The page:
The Commission, assessing how courts have adapted to challenges posed by the pandemic, emphasizes the increased need for our court system to consider and expand the use of virtual proceedings.  Although virtual court proceedings present significant efficiencies and opportunities, they also present new challenges to attorney-client confidentiality and access to counsel.  The Commission recognizes that virtual proceedings give lawyers and courts the opportunity to better serve a broader group of people.  Without needing to travel to and from court, or waiting several hours in court for a proceeding, costs of litigation will be reduced, lawyers may be able to address a greater number of clients in need, and our courts will be able to better ration its in-person resources.  Virtual proceedings also make it easier for a court to hear from witnesses or advocates who would otherwise be unavailable due to physical distance or lack of time, such as social workers, parole officers or medical professionals.  One of the chief challenges to remote proceedings is the ability of clients to meaningfully interact with their remote counsel.  This concern is particularly challenging in criminal proceedings, since incarcerated persons don’t have the privacy required to speak confidentially with their counsel.  In addition, sensitive matters like domestic violence and child abuse may not be properly addressed in settings away from the courthouse.  The Commission recommends that virtual proceedings be prioritized for use in proceedings where the benefits are likely to be greatest, and the costs and risks are likely to be the lowest.  Certain proceedings, such as an initial conference, or other procedural hearings, may be more compatible to virtual presentations, than other proceedings such as those involving witness testimony or the presentation of complex evidence.  In order to have a consistent platform for remote proceedings, virtual court appearances in New York require use of Microsoft Teams software.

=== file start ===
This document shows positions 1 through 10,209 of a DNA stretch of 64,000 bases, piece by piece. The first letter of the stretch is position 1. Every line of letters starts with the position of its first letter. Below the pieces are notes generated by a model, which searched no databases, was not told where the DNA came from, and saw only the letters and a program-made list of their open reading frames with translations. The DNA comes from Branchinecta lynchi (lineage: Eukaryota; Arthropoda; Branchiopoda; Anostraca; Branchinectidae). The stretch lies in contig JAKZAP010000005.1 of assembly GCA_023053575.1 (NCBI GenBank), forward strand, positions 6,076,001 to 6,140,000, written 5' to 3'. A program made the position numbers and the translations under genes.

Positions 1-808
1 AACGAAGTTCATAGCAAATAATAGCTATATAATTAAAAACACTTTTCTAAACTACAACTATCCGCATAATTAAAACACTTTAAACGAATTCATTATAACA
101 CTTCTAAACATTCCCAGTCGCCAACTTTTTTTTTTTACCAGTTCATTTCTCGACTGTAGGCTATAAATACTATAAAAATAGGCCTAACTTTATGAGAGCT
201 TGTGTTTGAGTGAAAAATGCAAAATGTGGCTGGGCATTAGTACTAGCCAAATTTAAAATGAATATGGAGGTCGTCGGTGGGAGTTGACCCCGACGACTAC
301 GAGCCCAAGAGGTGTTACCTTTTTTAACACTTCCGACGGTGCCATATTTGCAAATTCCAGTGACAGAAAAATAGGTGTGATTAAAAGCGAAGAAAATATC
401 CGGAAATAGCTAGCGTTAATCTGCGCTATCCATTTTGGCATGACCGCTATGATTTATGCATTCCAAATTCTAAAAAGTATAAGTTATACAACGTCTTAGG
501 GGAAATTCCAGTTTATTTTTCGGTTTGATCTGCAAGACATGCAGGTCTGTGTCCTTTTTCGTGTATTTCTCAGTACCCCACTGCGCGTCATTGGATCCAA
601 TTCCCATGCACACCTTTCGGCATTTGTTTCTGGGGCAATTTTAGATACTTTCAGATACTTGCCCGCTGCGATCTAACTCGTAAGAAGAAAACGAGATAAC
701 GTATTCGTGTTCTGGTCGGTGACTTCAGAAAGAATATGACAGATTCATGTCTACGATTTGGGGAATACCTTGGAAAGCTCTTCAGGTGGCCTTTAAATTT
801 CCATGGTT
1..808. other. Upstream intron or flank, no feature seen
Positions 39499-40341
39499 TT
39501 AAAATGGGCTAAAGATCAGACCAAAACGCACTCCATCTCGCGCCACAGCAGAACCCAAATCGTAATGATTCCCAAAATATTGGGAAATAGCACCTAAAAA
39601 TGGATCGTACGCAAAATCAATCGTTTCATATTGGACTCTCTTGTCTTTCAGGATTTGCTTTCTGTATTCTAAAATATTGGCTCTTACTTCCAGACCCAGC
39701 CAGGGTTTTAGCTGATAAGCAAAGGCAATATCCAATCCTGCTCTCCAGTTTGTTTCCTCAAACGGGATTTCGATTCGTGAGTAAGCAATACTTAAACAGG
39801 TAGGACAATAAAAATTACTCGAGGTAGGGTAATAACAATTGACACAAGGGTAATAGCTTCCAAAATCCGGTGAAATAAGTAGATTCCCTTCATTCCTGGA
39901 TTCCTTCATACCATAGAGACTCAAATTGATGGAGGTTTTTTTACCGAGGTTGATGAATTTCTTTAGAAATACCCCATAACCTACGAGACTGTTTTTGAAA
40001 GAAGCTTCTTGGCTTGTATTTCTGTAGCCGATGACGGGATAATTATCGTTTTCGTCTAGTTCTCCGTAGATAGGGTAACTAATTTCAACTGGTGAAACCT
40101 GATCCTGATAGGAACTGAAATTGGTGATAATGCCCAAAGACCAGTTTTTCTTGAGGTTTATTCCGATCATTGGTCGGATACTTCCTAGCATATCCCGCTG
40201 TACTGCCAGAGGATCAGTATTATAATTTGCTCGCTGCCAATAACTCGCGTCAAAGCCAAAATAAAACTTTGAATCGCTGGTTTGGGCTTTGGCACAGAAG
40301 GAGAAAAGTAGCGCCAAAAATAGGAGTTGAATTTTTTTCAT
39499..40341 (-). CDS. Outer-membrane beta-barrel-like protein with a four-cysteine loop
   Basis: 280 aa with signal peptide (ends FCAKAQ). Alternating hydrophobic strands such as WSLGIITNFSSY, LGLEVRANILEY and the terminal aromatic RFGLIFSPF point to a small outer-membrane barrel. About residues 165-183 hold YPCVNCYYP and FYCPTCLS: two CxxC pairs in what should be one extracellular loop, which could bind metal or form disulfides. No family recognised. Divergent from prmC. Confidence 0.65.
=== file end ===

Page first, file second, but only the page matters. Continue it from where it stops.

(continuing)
The Commission also recommends a pilot project to use and study online dispute resolution (ODR) for the purpose of resolving litigation via out of court settlement of disputes through technology.  Currently, at least 18 states have successfully launched ODR programs to assist in resolving disputes pending in state courts.  The Commission recommends a pilot program related to small claims disputes in New York County involving the purchase and sale of goods and services where both parties are unrepresented.  Under the ODR pilot program, cases that qualify for ODR will initially be directed to an online automated negotiation process.  If the automated negotiation is unsuccessful, the parties will be directed to an unstructured negotiation space, where they can communicate directly toward a resolution.  If this phase is unsuccessful, the case will be assigned to a trained ODR mediator to assist the parties in seeking a resolution.  If the parties come to a resolution, the ODR mediator creates a settlement agreement using standardized technology.  The initial pilot project will be launched in New York County Small Claims Court, and the Commission recommends that additional small claims pilot ODR programs be launched in courts having the greatest needs.

The pandemic has forced lawyers and our court system to reassess the manner in which the legal needs of New Yorkers are met.  The substantial backlogs in our various courts have been further exacerbated by the pandemic.  The Commission’s initial report benefits from the experience of providing remote access to our courts during the pandemic and uses that experience to chart a course for future efficiencies and greater access to justice for all New Yorkers.